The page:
But if my dealer stored my off season set I might consider it, especially if the wheels cut the install price significantly. I paid $80 at Toyota to install (versus $40 at Costco for our other car). Though if I felt capable of changing the tires myself, I could save $800 over 10 years.... which could pay for a pricey software upgrade I've been considering!

Lots to think about!
If you go to the dealer for service, time it with a service and the price to install the wheel (with mounted tires) is $0. I usually do this myself in the garage but injured my foot and had the dealer do it and was pleasantly surprised when it was included.
 

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I just returned from a trip that took me through the worst part of winter storm Ezekiel...Superior, WI, and Duluth/Two Harbors, MN. Big test was pulling out of my motel parking spot without shoveling any of the snow around it. I do have Bridgestone Blizzak WS80 tires. The RAV4 pulled out of the spot like a champ. No issues whatsoever.

Spent the entire weekend going up and down the Minnesota North Shore and I did not have a single issue all weekend. First photo was taken in the middle of the storm. Second photo after we returned from breakfast. View attachment 147494
View attachment 147495
Those are two fantastic pictures! Congratulations. I thought I live in a 'snow belt', but have not seen anything like this for years. AWD + Blizzak and a little driving skill!
 

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They are OK in snow. My wife has ours out in a fresh 4" or so now. The Blizzaks we have take them from OK to good. Still not as good as a true all wheel drive system and the clearance isn't there. The new all wheel drive system seems to distribute power better than the old one did though again it's still not as good as true all wheel drive. Put dedicated snows on them if you do a lot of driving on icy or snow covered roads.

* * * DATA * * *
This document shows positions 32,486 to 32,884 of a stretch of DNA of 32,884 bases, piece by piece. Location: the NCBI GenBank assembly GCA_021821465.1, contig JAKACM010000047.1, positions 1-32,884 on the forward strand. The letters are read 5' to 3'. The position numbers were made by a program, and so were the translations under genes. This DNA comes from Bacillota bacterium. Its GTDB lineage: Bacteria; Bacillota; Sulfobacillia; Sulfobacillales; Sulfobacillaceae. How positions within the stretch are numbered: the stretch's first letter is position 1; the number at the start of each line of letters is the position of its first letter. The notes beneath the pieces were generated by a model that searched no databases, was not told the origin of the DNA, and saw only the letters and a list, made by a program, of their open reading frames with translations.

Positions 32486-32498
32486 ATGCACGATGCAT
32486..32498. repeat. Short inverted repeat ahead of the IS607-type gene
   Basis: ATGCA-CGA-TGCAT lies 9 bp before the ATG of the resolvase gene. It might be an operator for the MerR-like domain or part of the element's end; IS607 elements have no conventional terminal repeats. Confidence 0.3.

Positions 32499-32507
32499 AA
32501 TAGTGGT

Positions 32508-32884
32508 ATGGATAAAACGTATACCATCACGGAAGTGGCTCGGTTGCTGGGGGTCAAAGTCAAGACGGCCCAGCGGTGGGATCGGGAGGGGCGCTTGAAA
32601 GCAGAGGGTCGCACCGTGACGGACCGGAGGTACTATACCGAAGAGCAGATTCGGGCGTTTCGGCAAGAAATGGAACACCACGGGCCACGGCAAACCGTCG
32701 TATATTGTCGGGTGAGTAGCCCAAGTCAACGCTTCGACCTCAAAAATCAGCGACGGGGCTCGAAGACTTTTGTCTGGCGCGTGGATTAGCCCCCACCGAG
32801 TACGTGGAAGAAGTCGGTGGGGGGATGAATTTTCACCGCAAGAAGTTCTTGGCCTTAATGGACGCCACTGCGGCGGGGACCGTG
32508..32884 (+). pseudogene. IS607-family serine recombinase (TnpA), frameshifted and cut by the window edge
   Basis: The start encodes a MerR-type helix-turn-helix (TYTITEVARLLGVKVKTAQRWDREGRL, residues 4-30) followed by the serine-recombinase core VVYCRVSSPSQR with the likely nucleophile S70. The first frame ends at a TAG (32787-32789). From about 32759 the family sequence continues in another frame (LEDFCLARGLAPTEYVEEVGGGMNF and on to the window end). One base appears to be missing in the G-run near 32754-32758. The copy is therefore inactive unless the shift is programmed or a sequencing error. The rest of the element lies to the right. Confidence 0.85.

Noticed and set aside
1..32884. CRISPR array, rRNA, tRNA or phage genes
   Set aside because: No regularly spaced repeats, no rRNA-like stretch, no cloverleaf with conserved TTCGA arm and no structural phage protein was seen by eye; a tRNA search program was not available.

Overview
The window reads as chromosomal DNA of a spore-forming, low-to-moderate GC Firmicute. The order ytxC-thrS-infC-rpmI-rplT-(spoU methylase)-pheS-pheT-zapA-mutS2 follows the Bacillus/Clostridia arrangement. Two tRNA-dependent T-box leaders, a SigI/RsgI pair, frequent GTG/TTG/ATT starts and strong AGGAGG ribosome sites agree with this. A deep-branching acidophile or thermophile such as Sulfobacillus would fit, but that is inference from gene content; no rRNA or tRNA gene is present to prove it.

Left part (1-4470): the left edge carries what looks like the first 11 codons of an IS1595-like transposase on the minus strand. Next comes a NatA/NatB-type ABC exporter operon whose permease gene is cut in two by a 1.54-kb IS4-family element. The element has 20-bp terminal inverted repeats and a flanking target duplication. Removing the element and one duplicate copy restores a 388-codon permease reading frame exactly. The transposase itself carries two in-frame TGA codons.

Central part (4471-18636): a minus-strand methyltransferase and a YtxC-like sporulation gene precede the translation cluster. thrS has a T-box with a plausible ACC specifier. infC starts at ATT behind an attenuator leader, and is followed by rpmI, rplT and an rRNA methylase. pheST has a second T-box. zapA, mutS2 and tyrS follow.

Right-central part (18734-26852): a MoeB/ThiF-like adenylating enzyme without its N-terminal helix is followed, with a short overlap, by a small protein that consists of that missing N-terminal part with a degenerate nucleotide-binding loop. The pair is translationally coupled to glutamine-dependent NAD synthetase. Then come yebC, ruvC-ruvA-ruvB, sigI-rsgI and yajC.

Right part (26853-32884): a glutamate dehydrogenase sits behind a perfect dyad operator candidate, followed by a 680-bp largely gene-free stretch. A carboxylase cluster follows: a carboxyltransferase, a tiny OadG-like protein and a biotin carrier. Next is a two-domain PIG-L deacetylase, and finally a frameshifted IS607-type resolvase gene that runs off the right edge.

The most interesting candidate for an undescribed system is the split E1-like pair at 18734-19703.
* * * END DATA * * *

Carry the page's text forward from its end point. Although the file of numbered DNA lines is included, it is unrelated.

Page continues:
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They are OK in snow. My wife has ours out in a fresh 4" or so now. The Blizzaks we have take them from OK to good. Still not as good as a true all wheel drive system and the clearance isn't there. The new all wheel drive system seems to distribute power better than the old one did though again it's still not as good as true all wheel drive. Put dedicated snows on them if you do a lot of driving on icy or snow covered roads.
Can you expand upon that? Where does it fall short compared to a true awd system?
 

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Can you expand upon that? Where does it fall short compared to a true awd system?
Not sure where the RAV4h is OK? Or falls short either? It will do circles around my 4X4 Tundra on snowy/icy roads! I’m amazed how well it does! Heavy Deep snow would be a different story.. And yes we get it all in Northern Montana. September thru May! Some say if you don’t like the weather here wait a minute cause it’s gonna change!
 

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Well, I won’t be taking my car on any roads like that. I meant more specifically how didn’t think it handled on snow as well as a true awd. Not sure why it would handle any different.